This week two long-time symbols of a bygone era passed away—Barbara Bush and The Bon-Ton, a department store chain that was founded in the town where I live. Not that I would compare the life of Barbara Bush with the demise of a retail business, but they both represent a way of living and looking at the world that has changed radically in the last few decades.
I was never a huge fan of the Bon-Ton, especially in recent years, but I did my share of shopping there. The store was an institution, a stalwart anchor, first in downtown business districts and then later in the malls that sprang up in the 1970’s. But with the growth of online shopping, the Bon-Ton along with several of its competitors, foundered and never quite achieved acceptable hip-ness. As the wolves at the door grew closer, cost-cutting in the form of shoddy merchandise and minimal staffing took its toll. On my last few visits, I left frustrated because I could not find clothing that was stylish and appropriate for my age, or because I couldn’t find someone staffing a cash register so I could pay for it.
When we remodeled our bathroom, (which naturally required new towels,) I didn’t even consider buying them at a department store. I researched the best towels on-line, bought several sets from various recommended websites, noting that every site offered a pleasant chat person to assist me. I’m an aging baby-boomer and yet that was the way I approached a purchase that ten years ago would have sent me scurrying straight to the Bon-Ton or JCPenney. The old order changeth.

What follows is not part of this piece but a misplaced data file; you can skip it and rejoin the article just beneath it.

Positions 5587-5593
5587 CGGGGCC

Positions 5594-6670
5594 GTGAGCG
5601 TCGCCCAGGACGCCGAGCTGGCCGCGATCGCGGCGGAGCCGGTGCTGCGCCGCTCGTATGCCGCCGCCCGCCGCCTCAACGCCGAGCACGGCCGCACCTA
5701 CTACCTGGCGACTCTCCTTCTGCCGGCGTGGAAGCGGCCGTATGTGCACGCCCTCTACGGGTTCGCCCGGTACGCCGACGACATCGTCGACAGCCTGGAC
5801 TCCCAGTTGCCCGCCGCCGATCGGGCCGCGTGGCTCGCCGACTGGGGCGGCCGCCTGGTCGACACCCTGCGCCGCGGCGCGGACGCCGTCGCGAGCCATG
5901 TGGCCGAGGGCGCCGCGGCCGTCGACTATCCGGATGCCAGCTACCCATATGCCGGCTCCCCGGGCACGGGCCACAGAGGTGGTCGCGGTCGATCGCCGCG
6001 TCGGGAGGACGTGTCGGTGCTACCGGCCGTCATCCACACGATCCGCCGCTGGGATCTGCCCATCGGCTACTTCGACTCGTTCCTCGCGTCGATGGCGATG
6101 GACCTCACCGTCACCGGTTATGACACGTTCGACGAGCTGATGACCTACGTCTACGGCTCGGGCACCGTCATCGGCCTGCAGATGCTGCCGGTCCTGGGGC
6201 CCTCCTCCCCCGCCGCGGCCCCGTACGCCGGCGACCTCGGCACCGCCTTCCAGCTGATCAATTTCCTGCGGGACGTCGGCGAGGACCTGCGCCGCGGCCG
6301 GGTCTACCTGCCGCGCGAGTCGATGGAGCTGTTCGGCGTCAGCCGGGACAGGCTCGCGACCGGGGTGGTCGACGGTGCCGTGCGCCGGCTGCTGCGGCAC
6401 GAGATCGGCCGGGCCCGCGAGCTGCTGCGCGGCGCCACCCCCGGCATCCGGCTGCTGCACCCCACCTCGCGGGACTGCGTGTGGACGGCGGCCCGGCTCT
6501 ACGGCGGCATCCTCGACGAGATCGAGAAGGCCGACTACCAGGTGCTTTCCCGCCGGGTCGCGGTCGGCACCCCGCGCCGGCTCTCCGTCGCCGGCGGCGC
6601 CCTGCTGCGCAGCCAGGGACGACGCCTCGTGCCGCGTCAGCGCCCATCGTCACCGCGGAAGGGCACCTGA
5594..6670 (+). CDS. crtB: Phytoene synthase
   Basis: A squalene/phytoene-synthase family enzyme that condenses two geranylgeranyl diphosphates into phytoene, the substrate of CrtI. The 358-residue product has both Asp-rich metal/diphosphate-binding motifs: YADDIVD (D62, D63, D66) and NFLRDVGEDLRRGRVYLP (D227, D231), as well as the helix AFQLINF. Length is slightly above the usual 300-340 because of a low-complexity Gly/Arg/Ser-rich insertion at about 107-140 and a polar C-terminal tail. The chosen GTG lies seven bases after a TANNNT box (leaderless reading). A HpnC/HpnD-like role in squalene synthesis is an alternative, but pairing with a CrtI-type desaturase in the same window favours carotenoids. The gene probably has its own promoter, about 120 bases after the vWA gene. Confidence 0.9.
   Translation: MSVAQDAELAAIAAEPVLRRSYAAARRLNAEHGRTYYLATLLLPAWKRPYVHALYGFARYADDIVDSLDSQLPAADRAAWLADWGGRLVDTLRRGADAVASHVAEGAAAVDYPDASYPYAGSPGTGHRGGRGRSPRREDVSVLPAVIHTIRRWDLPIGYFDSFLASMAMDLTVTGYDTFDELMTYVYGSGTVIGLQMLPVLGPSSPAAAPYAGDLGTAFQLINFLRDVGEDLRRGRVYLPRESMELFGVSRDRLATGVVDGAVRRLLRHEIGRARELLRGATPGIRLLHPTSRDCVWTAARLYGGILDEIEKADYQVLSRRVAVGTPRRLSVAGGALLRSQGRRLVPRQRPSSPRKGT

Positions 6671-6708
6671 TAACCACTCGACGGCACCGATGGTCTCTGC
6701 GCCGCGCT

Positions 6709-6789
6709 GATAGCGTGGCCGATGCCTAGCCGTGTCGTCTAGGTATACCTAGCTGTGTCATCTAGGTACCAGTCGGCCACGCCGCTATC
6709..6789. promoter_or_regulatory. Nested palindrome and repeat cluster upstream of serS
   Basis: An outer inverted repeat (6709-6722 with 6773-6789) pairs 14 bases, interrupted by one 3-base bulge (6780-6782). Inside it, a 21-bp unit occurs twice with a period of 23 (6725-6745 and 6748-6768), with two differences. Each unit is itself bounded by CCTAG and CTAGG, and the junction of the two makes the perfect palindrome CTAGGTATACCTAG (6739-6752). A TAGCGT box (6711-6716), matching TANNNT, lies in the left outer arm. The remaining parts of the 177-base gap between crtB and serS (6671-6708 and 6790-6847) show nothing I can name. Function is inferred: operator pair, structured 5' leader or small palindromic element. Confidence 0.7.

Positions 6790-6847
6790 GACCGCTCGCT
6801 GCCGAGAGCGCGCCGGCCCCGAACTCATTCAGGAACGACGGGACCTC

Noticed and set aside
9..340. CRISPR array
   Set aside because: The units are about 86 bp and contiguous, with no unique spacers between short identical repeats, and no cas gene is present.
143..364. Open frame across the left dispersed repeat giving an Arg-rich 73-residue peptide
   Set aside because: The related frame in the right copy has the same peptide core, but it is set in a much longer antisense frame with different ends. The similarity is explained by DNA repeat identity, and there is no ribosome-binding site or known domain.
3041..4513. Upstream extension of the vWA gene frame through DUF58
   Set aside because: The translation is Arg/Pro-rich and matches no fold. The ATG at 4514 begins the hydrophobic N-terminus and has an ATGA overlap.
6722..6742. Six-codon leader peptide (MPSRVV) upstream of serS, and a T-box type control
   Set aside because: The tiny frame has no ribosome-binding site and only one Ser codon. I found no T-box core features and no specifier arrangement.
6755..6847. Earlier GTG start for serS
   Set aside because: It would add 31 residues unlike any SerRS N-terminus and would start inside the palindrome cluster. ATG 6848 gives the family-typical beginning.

I can’t say that I agreed with everything George Bush did as president, but he and Barbara conducted themselves with the grace and humility fitting for the leader and first lady of the free world. George and Barbara Bush personified the meaning of service to country and family in every aspect of their lives. They were decent people who deserved, and I think for the most part, received the respect and gratitude of an entire nation. I miss having a President who I can admire, whether or not I agree with his or her politics, and who doesn’t make me cringe with embarrassment every time they open their mouth. The Bushes were a class act, as were the grand old department stores in their heyday.
I shopped at the Bon-Ton today for what I suspect may be the last time. It was sad to see the garish “Total Liquidation, Everything Must Go” banners associated with fly-by-night furniture stores pasted over windows that always displayed the latest fashions. The high-end merchandise appeared to have already been removed from the store, and what remained was hurriedly thrown together, with racks of clothing in the aisles and minimal price reductions. The sales clerks put up a good front, but behind their pleasant demeanor, they looked shell-shocked and devastated. Probably the way a lot of government employees feel these days.
I suppose it will all sort itself out, as the British would say. Our retail world is changing just like it did when we moved from buying items at dry goods stores and ordering everything from the Sears catalog. Downtowns are coming back, and small businesses are still selling wonderful things, and the almighty internet helps us find those people who have just what we’re looking for. Today our sheets, towels and toilet paper may be dropped off by a drone, but it wasn’t so long ago that our milk and even bread and fresh meats were delivered to our home by a local merchant driving his own truck. Some of the old ways are coming back, just in a faster and more efficient way.
But it’s still hard to say good-by to the store where we bought our prom dress or sat at the Clinique counter for our first make-up lesson or where we had lunch with our grandmother in the tea room of the downtown flagship store. It’s even harder to say good-by to a woman who was truly a First Lady, another stalwart anchor from a time when the folks who occupied the White House were kind and good and cared first and foremost about our country. I hope and pray that those old ways are going to come back some day, too.